In recent years worm resistance has become a big problem in our area. Some farms have resistance to one or two of the 3 wormer groups and others to all three wormer groups. The first signs of resistance usually noticed by farmers are poor weight gain, ill-thrift and scour, despite lambs having received worming treatments. Resistance can be detected long before it becomes a clinical problem so resistant worms have been established in the flock for some time before these signs are noticed. We can now check dung samples in our clinic in Rathdrum to verify resistance.

Most resistance is seen in farms that did the most to control worms.  This leads to too much use of wormers.  Sadly, the development of resistance has been an inevitable consequence of good short term worm control and not necessarily the result of bad farming practices. Unfortunately, most of the recommendations given to help slow down the development of resistance involve compromising the control of worms in the short term.

There are new wormers now which have no known resistance. It is important that these wormers are used sensibly and strategically to get best results.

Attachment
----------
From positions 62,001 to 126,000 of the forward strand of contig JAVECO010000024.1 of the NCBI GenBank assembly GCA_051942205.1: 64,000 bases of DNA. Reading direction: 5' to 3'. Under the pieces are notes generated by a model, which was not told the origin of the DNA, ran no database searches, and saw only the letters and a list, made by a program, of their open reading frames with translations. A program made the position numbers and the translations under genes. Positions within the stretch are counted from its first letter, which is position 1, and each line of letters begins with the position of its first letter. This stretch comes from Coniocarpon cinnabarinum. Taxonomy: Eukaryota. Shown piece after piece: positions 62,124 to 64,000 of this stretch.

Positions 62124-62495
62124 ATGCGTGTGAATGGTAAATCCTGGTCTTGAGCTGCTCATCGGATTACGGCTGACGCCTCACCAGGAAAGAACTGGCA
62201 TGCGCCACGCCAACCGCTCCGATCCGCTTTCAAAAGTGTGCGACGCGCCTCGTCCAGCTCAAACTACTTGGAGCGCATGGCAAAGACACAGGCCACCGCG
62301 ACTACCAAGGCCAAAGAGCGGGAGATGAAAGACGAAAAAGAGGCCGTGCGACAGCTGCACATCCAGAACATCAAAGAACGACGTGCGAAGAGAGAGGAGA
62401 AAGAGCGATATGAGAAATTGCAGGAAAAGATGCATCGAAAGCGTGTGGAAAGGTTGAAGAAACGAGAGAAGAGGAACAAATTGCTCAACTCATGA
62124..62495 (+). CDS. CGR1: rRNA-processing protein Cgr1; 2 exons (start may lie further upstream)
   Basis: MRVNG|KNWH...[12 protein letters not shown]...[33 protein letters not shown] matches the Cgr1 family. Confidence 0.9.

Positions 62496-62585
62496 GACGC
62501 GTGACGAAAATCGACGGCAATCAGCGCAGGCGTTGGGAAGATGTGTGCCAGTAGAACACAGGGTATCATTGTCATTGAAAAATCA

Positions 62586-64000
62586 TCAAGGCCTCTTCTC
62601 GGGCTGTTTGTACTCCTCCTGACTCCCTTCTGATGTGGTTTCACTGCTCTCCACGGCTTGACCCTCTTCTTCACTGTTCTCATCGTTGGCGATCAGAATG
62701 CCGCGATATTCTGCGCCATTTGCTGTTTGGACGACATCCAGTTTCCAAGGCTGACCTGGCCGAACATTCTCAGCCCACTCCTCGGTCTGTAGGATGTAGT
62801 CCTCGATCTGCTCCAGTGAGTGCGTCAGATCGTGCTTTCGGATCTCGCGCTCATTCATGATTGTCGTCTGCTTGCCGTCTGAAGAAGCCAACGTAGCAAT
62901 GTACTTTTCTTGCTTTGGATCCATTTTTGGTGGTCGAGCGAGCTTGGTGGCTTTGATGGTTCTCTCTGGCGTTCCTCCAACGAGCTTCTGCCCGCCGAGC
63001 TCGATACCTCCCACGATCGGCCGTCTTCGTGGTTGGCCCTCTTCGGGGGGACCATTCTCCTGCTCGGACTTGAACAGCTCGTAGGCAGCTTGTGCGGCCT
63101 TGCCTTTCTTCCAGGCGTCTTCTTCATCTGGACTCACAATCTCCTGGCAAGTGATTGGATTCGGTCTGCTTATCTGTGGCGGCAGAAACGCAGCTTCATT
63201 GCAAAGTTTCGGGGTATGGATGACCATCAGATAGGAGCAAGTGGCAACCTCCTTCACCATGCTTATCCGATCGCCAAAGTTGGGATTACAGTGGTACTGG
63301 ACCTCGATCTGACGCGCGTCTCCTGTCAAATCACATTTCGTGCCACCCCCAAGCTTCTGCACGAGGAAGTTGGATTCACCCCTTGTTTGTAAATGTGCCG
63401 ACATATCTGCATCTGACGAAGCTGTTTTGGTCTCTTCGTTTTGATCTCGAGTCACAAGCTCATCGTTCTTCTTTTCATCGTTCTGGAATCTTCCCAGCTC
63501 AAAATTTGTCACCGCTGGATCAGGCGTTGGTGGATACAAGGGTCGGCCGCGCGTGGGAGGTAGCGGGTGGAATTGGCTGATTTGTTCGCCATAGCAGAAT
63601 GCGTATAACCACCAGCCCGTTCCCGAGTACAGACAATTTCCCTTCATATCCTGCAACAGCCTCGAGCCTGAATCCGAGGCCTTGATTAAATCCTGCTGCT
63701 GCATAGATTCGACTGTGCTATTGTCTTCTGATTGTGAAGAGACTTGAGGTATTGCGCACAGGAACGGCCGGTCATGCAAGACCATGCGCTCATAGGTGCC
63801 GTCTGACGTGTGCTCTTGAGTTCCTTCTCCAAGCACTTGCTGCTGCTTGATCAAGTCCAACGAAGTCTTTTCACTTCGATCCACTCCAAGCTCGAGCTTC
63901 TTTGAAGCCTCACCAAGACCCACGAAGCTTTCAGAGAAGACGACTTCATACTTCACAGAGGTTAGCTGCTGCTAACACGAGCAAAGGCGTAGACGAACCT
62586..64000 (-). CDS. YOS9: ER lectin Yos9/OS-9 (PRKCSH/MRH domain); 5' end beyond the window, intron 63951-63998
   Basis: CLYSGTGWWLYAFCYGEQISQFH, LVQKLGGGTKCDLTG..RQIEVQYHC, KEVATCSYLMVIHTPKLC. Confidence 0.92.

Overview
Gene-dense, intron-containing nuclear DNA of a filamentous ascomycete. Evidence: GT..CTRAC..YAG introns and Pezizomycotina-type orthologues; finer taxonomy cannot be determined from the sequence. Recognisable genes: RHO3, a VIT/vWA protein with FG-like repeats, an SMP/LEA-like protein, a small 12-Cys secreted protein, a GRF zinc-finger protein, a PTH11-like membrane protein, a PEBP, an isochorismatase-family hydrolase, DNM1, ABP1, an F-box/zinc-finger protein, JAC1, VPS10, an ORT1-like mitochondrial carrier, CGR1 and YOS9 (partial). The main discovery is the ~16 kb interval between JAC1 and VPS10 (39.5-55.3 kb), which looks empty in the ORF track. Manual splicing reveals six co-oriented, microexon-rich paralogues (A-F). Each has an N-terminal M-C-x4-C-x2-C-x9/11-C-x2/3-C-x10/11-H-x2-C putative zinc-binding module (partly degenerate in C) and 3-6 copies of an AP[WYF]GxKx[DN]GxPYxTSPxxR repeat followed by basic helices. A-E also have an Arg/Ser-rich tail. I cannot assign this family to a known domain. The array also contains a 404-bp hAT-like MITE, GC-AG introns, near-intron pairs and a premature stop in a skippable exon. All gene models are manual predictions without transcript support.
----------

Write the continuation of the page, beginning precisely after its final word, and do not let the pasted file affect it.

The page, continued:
To help prevent worm resistance take into account the following;

  • Dose when necessary. Use faecal egg counts . We can do these in our clinic in Rathdrum. Egg counts save money in the long run.
  • Administer wormers at the right dose. This means weighing the heaviest sheep and dosing for this weight, make sure guns are calibrated correctly and do not scrimp when getting to the end of the dosing container.
  • Use correct type of dose. Contact the clinic for further advice.
  • Test for resistance by using faecal egg counts
  • Reduce dependence on wormers . There are a number of ways of doing this . Seek veterinary advice as each farm is different.
  • Preserve susceptible worms for example after dosing don’t move to clean pasture for a week, dose 90% of animals in a group etc.
  • Adopt quarantine strategies. Ie use zolvix (no worm resistance) on bought in animals and don’t let out to pasture for 2 days.
  • Use zolvix strategically and sensibly before resistance occurs. This mainly means: dose lambs only once a year at or shortly before weaning with zolvix and leave 2 days before moving to new pasture. Please phone the clinic for advice on this

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